I come across so many great conversations, ideas, and resources all over the web every day. Here are some of the most interesting things I’ve found recently (as of October 18th). You can join the conversations in the comments, or click through to the original posts to find what others are saying.

To follow more of the things I find online, you can follow @amysampleward on Twitter (which is just a blog and resource feed), or find me on Delicious (for all kinds of bookmarks).

  • Advertising Lab: Farmers Insurance Insures Farmville Farms – The “real world” and the virtual world are coming ever-more integrated! Do you have insurance? “Saw this blimp on Farmville’s spash screen today. It turns out that “The Farmers [Insurance] in-game integration will use the likeness of its Farmers Insurance Airship, a 246-foot long Zeppelin. When players place the Farmers Airship on their farm, they receive free “wither protection” for the crops on their virtual farm. In a nod to the security that Farmers Insurance offer its customers, this protection means players crops won’t wither for the 10 days of the promotion.””
  • Photographs, Digital Rights & Social Media Events | Geoff Livingston’s Blog – Geoff shares a recent example of his attendance at an event where he was photographed and his images shared. Do you have examples on this topic, has this happened to you? And where you stand on the discussion of copyright, digital rights, online content sharing and intellectual property? Really looking forward to hearing your responses!
  • Facebook in Online Privacy Breach; Applications Transmitting Identifying Information – WSJ.com – “Many of the most popular applications, or “apps,” on the social-networking site Facebook Inc. have been transmitting identifying information—in effect, providing access to people’s names and, in some cases, their friends’ names—to dozens of advertising and Internet tracking companies, a Wall Street Journal investigation has found.”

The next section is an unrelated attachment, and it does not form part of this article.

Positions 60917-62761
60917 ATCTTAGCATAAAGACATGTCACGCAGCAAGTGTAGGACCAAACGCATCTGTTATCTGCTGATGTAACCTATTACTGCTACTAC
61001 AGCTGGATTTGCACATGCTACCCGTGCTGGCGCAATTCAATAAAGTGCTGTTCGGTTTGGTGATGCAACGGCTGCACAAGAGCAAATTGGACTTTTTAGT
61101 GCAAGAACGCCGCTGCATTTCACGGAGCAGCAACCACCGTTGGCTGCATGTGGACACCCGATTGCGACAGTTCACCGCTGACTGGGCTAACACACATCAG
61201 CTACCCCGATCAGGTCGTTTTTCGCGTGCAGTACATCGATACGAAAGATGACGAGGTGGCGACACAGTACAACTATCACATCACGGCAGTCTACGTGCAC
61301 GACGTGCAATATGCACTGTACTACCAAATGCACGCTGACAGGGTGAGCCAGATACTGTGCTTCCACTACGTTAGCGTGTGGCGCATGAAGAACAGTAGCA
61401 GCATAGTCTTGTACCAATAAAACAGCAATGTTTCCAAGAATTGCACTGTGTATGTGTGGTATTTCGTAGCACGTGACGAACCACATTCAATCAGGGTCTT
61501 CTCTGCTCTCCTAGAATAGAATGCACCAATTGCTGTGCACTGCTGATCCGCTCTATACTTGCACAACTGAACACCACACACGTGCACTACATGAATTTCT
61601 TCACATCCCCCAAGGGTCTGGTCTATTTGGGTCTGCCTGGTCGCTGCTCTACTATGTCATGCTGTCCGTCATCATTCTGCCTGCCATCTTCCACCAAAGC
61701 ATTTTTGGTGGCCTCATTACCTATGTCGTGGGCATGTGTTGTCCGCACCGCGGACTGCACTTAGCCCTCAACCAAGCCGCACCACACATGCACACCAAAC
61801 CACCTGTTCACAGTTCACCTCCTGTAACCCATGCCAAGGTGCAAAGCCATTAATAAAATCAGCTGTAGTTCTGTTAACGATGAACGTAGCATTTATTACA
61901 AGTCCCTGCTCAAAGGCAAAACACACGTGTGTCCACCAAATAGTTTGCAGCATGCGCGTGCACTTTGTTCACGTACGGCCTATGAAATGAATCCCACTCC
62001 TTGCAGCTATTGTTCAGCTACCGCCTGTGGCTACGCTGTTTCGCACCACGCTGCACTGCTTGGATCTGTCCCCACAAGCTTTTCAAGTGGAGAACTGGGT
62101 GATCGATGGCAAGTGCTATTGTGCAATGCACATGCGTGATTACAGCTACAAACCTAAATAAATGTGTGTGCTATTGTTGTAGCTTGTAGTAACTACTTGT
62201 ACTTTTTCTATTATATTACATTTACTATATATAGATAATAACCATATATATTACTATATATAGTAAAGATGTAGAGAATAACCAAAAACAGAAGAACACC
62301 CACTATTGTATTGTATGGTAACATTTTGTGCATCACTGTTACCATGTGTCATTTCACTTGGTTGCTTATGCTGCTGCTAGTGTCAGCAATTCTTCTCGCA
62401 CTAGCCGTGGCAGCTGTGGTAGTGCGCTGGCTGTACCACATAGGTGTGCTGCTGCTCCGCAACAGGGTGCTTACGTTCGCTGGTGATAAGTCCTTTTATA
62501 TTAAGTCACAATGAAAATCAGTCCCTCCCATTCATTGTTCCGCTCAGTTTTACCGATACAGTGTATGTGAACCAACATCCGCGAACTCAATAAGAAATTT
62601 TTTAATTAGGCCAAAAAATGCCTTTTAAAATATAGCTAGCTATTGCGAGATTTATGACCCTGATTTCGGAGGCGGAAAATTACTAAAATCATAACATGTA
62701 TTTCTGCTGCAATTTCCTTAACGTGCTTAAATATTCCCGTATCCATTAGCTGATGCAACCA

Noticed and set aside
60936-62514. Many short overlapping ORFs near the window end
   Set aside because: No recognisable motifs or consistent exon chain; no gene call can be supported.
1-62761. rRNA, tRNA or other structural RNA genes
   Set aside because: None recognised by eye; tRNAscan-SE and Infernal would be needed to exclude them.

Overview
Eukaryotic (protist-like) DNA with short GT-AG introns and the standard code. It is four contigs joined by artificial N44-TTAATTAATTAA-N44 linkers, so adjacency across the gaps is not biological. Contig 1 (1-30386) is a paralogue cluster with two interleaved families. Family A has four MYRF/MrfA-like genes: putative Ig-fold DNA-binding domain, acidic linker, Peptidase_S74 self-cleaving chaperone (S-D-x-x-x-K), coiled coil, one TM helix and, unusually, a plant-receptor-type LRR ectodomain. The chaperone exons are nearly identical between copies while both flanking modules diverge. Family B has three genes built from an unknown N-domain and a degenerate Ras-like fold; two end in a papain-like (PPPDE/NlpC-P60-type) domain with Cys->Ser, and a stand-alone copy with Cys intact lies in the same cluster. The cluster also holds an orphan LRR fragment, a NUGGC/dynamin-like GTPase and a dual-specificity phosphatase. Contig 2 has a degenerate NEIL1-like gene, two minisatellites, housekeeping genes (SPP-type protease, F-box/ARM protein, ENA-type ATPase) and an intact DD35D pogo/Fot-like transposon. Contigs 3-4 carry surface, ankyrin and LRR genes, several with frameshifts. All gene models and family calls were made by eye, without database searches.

• Lasa launches Big Society online survey – “The charity Lasa is conducting an online survey, called Big Society, Big Deal? Lasa’s research will explore what third sector organisations in the UK think about the coalition government’s Big Society policy, how they think it will affect their funding and change the way they work with other charities. Charities wishing to take part in the survey have until 5pm on Wednesday 27 October to complete the questionnaire, which aims to discover whether the Big Society policy represents an opportunity or a threat to the third sector.”
  • Social Media –– Revolutionary Movement or Enabler of “Slacktivism”? : Center for Social Innovation (CSI) – “Many of us enjoy a good debate, and there’s an important one playing out on our doorstep. Some people say we’re in the midst of a revolution where the new tools of social media are reinventing social activism in vital ways. Others say that social media is a fad that does little more than enable “slacktivism”—that is, engaging in activities (mostly mouse-clicking) that make you feel like you’re doing good but actually amount to very little real change. Where do you stand?”